NEADS Conference 2004 - Right On!


Theme 3: Access to Academic Materials for Print-Disabled Students


  • Trent Copp, Library Assistant (Special Needs), McMaster University
  • Susan Doerksen, Coordinator for Post-Secondary Alternative Format Textbooks, Special Materials Services, Government of Manitoba
  • Kimberley Gerritsen, Graduate Student, Masters of Education in Community Rehabilitation and Disability Studies, University of Calgary
  • Gladys Loewen, Manager, Assistive Technology - BC
  • Vince Tomassetti, Vision Technology Specialist, Assistive Technology - BC
  • Carolyn Wiebe, Accessibility Advisor, Disability Services, University of Manitoba


  • Robin Drodge, Newfoundland and Labrador Representative, NEADS
  • Joby Fleming, Past-President, NEADS

Workshop Description

Access to information is a fundamental right of all Canadians. Since only three percent of the world's literature is converted into multiple formats, post-secondary students with print-disabilities are dependent on programs, service providers and librarians to obtain the information and materials they need to meet their course requirements. Program completion at the post-secondary level is the most direct way to ensure employability and integration for people with disabilities into the economic and social mainstream of Canadian society.

In December, 2003 the National Educational Association of Disabled Students began work on a new project initiative: Access to Academic Materials for Print-Disabled Post-Secondary Students: A Partnership of Users and Service Providers. This sixteen month project is funded in part by the Government of Canada's Social Development Partnerships Program.

The National Educational Association of Disabled Students (NEADS), is working on this initiative along with the Learning Disabilities Association of Canada (LDAC), and the Council on Access to Information for Print-Disabled Canadians. The overall goal is to provide French and English post-secondary students, who cannot access academic materials using conventional print formats, with the information, services and materials they need to meet their education and career goals.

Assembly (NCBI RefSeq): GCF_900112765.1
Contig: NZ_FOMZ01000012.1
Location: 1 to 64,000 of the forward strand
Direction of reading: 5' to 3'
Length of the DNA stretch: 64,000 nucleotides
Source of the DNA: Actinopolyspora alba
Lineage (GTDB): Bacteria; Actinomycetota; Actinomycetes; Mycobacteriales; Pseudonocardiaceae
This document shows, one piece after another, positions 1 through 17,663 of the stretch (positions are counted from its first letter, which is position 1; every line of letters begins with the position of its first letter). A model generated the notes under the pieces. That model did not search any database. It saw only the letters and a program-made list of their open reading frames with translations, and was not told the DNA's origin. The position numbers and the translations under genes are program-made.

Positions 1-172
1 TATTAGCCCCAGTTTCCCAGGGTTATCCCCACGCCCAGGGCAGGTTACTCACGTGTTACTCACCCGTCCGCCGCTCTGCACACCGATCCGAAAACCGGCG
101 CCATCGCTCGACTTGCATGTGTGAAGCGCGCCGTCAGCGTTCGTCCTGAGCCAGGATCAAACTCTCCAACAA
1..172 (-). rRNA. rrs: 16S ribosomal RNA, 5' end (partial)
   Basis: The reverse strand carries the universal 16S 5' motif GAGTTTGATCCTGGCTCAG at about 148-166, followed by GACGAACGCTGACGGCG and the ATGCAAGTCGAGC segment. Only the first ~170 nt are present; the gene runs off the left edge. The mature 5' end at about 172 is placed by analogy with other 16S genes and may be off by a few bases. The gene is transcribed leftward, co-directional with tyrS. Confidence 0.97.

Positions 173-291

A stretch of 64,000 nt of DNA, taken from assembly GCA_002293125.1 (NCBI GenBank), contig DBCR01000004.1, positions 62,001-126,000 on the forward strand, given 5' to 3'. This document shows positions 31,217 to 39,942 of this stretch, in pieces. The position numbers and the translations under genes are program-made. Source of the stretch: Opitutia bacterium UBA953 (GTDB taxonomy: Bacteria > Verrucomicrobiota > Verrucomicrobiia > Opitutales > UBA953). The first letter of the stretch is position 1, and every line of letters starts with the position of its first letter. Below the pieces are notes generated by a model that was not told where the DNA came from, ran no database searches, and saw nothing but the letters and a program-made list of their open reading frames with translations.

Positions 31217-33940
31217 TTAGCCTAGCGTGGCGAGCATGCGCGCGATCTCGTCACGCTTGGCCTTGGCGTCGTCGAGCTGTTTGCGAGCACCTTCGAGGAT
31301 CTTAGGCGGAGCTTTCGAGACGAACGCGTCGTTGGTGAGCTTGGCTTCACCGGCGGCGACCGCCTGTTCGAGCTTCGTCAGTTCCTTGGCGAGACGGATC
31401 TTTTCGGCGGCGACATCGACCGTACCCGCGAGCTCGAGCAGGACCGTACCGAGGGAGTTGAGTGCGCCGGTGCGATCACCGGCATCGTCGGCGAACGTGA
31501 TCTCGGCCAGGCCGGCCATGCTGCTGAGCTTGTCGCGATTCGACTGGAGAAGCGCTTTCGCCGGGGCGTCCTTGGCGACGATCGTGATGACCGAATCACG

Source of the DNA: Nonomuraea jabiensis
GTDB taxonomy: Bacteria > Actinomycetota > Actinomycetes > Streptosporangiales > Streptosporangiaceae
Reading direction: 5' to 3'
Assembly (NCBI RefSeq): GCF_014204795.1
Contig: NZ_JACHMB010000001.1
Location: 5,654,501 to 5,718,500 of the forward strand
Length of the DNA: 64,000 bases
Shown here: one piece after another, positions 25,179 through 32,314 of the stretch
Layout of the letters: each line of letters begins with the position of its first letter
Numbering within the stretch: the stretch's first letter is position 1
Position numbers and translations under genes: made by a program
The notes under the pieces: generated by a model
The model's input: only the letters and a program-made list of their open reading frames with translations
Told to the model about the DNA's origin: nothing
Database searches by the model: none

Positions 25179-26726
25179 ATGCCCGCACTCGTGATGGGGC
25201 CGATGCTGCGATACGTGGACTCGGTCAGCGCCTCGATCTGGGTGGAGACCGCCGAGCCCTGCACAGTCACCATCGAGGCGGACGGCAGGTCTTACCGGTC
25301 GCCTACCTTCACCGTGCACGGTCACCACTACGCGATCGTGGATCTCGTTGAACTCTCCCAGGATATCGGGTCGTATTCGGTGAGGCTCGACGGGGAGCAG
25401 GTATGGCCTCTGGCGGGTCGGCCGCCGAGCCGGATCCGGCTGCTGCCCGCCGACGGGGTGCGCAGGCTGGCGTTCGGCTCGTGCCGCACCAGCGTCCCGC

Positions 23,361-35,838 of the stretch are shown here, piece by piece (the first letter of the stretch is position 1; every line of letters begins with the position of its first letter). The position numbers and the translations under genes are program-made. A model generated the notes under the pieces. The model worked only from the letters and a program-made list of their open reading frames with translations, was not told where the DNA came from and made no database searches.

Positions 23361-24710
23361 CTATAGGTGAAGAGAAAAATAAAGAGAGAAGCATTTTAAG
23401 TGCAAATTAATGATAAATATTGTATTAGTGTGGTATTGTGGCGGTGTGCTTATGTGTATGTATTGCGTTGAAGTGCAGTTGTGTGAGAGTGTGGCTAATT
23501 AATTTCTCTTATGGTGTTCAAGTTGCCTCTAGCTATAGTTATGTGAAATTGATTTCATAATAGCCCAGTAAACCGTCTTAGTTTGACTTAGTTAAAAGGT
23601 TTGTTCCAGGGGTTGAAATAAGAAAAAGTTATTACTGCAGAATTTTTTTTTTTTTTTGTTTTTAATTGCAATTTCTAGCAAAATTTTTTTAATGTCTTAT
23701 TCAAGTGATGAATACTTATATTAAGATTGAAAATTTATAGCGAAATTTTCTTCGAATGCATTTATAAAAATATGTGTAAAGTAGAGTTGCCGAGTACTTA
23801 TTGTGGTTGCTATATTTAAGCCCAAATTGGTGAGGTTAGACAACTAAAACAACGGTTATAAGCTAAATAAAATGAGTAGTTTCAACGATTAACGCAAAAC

This interactive conference workshop will provide delegates with an opportunity to learn about the research and preliminary findings of a survey that will be implemented across Canada in September 2004, and to contribute their insights to the issues at hand. A workshop panel will include members of the project Steering Committee, students with print-based disabilities, librarians and disability service providers.

The following key questions will be addressed in the Access to Academic Materials workshop:

  1. How are academic materials in alternate formats being delivered to Canada's post-secondary students?
  2. What are the strengths of this delivery system? What are the weaknesses?
  3. What role do different groups play in improving the delivery of these materials: students, librarians, service providers, non-governmental organizations, Library and Archives Canada, publishers?
  4. Are there model programs in this area?
  5. Does computer technology level the playing field and present opportunities for improved access in the future?
  6. How can NEADS play a role in the future in addressing access to alternate format materials as a fundamental right in post-secondary education.